Out of nowhere Howland Reed, not quite dead, sneaks up behind Dayne and stabs him through the throat, saving Ned. Bran is upset at this dishonorable attack, and I don’t blame him. I wonder why Ned, being such an honorable man, decided to lie about this story to his children; it seems way off character for him. My only thought about this lie was that Ned concealed the truth of this story due to what happened moments later when he entered that tower, where a woman was heard screaming.
It was interesting to see that when Bran yelled out “Father,” it seemed as if Ned heard him, or something, since he turned around. But just as we’re about to find out what’s in the tower (I’m guessing it’s Lyanna giving birth to Jon. But it could possibly also reveal Jon Snow’s possible twin sister Meera!) the Three-Eyed Raven nervously decides it’s a good time to leave.
When they return back to reality, where Bran can no longer walk, I wondered if it means something that Ned almost heard him shout “Father.” I wondered if it means that he could possible get hurt during his visions, and also if he has the ability to change the past. Unfortunately, the Three-Eyed Raven crushed my dreams when he said, “The past is already written. The ink is dry,” insinuating that rewriting the past is impossible.
The Three-Eyed Raven, who doesn’t have to be 1,000 years old to sense Bran’s anger towards him, tries to explain to Bran that they had to leave: “Stay too long where you don’t belong and you will never return.” He also states how he’s been around all these years waiting for Bran so that Bran could learn everything from him. (Cough, about Jon’s real parents, cough.)
The Dothraki City, Vaes Dothrak
First things first, I wonder if Dany will ever get tired of saying her full name out loud since it’s almost as long as the foot-long I ate while typing up this blog.
Anyway, Dany finally gets to the all-inclusive Dothraki widow retirement home to join her other widow BFF’s, but to our surprise, it’s not all wine and pillow fights. Instead, she ends up at some dark, little cave where the widows hit Dany with the sad truth: that she will be put on trial for not showing up to this resort right after Khal Drogo died.
Apparently, being stuck there and having to help rule the Dothraki central government for the rest of her life isn’t punishment enough. It seems like now she could face an even worse fate… (It doesn’t involve dating my ex right? Because the widow resort would be a much smarter choice.)
While Dany is busy getting to know her new besties, we move on to Meeran. Tensions were high and the awkwardness was thicker than a juicy chocolate cake… oh boy, am I talking about food? Back to the awkwardness—yes, you could literally cut it with a knife, like cutting a chocolate cake… (Whoops, I did it again! My bad.)
The awkwardness that I am referring to is with Tyrion, who got to talking (or not) with Grey Worm and Missandei, and learned a little bit more about them, like the fact that their good looks really compensate for their lack of personality. I think he also came to the realization that it’s not fun to be sober (fucking duh!) and that his wine is a far better companion than these two.
Just as the conversation got interesting (just kidding), Varys came in and broke the news that the Masters of Astapor, Masters of Yunkai, and the Masters of Volantis are the ones funding the Sons of the Harpy. This means a possible war. But first—wine (for Tyrion…and for me).
We now move on to King’s Landing, where we see mad scientist Qyburn busy feeding candy to little peasant children in exchange for information (not creepy at all). If I didn’t know any better I’d think he had some creepy “Free Candy” van parked outside, or since it’s Game of Thrones, I guess it would be a creepy horse carriage. (Sweet ride, dude.)
Cersei as usual scares the shit out of me.
She and her squad burst into the small-council meeting. They seem to have added their newest member, Olenna Tyrell (I’m very fond of this wise lady). What wouldn’t I do to be a fly on the wall with some extra-butter popcorn, while getting a front-row seat to the mad tension in this scene.
For a second there Cersei feels like the council is on her side when Olenna brings up the pain that the queen had to endure. Cersei thanks her for understanding her struggles, but Olenna corrects Cersei for calling herself the queen and says, “Margaery is the queen. You are not the queen, because you’re not married to the king. I do appreciate these things can get a bit confusing in your family.” It was at that very moment that I knew…that it wouldn’t be long before Olenna is murdered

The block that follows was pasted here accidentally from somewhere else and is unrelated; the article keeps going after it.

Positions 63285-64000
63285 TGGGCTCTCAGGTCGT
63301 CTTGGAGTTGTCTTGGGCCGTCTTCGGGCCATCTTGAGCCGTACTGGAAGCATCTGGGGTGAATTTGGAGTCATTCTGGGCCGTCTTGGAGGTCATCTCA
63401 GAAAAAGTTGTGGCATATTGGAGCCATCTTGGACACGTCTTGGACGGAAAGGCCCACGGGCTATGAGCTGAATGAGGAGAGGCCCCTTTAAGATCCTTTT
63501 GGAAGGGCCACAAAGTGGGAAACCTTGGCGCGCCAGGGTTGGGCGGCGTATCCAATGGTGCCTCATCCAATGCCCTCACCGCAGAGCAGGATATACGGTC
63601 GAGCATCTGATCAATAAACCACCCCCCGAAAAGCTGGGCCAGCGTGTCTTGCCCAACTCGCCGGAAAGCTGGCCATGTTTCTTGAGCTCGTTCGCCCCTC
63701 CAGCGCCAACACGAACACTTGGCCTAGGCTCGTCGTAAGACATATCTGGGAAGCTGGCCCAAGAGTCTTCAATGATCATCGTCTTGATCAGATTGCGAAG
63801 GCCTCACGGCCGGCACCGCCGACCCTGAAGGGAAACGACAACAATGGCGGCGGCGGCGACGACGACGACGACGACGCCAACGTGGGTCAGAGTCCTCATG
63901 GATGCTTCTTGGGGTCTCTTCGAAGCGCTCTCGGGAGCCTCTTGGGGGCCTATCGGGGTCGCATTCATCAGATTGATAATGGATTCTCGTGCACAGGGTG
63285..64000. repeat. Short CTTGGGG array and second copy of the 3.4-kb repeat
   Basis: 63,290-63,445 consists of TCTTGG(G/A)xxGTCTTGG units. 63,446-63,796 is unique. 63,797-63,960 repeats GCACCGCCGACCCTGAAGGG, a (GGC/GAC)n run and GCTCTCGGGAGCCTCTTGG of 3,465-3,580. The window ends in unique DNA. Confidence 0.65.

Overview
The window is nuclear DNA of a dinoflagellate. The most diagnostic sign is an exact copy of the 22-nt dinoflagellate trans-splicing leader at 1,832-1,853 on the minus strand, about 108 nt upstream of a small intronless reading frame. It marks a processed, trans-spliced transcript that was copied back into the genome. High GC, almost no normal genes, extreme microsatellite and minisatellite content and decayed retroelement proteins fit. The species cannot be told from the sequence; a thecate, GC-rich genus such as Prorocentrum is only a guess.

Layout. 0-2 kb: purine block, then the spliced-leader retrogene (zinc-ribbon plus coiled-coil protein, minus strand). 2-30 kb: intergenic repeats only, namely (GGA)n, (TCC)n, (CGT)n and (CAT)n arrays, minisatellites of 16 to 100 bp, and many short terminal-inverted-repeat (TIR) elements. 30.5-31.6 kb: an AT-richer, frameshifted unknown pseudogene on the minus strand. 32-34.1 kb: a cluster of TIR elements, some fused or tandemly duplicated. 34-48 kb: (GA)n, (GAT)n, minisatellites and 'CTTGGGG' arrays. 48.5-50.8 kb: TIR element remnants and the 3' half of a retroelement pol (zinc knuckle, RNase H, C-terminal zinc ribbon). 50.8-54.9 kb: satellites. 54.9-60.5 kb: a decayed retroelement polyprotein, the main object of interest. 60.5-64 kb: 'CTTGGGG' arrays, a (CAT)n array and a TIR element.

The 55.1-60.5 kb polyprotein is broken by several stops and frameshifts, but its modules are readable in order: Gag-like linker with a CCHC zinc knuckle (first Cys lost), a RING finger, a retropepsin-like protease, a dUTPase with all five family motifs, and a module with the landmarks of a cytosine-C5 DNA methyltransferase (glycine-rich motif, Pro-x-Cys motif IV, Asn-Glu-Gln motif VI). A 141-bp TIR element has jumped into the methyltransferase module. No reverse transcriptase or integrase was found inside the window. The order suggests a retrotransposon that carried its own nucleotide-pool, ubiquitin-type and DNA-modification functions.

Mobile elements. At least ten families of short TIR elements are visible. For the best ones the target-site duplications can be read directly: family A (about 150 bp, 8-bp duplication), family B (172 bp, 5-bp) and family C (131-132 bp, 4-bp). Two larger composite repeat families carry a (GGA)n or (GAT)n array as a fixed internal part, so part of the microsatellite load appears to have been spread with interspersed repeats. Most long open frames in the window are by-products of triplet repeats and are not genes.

When the Lannister twins angrily grab chairs and sit down for the council meeting, everyone else gets up and leaves. This only means one thing… I have no doubt that Cercei will take care of them in time, as well.
Lastly, we go to Bernie, I’m sorry, I mean the High Sept, where he talked some bullshit to distract Tommen from the real reason he came to see him—while I remained angry that those few minutes were wasted on the High Sept still being alive and not on showing Jon Snow.
Now, we go to Arya Stark, who is learning to be No One by getting the shit beaten out of her yet again and referring to herself in the third person. Long story short, Arya learns how to defend herself as a blind girl against Braavos’s Regina George and ends up getting her eyesight back after drinking from a magic pool. I’m glad her eyesight is finally back so next episode she’ll be able to actually see herself getting the shit beaten out of her.
All jokes aside, Arya has still kept her sword, Needle, a secret, and she also did not reveal all of the names on her kill list, which lead me to believe that she is still not fully a “No One” and will hopefully return home soon since we’re all clearly super bored and over this chapter in her life.
Lastly, since the Hound’s name was brought up this episode, it is only safe to assume that we will be seeing him this season.
Ramsay Bolton is enjoying being the king of the castle and it seems like he is the only one in denial about the truth behind his father’s death (that is, Ramsay murdering his father in cold blood) since no one else seems to buy his story that his father was poisoned.
Of course, it wouldn’t be a true Game of Thrones episode without someone dying and without a Stark suffering! Drumroll please…and BAM, Rickon Stark, his dead direwolf (yes another fucking direwolf dead) and his Wildling caretaker, Osha, return to us this episode as a gift for Ramsay.
I screamed when I saw this because I was really rooting for the Starks and I am not emotionally prepared to see the youngest, cutest Stark be murdered by that sociopath. I am staying hopeful that someone will rescue Rickon before he becomes Reek 2.0 or a quick human snack for the hounds. I mean, it would literally be absurd to finally bring us back Rickon only for us to watch him be murdered, but then again, I wouldn’t put it past the Game of Thrones writers.